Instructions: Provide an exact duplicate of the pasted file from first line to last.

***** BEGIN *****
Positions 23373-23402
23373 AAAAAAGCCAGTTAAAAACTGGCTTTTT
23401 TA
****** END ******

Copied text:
Positions 23373-23402
23373 AAAAAAGCCAGTTAAAAACTGGCTTTTT
23401 TA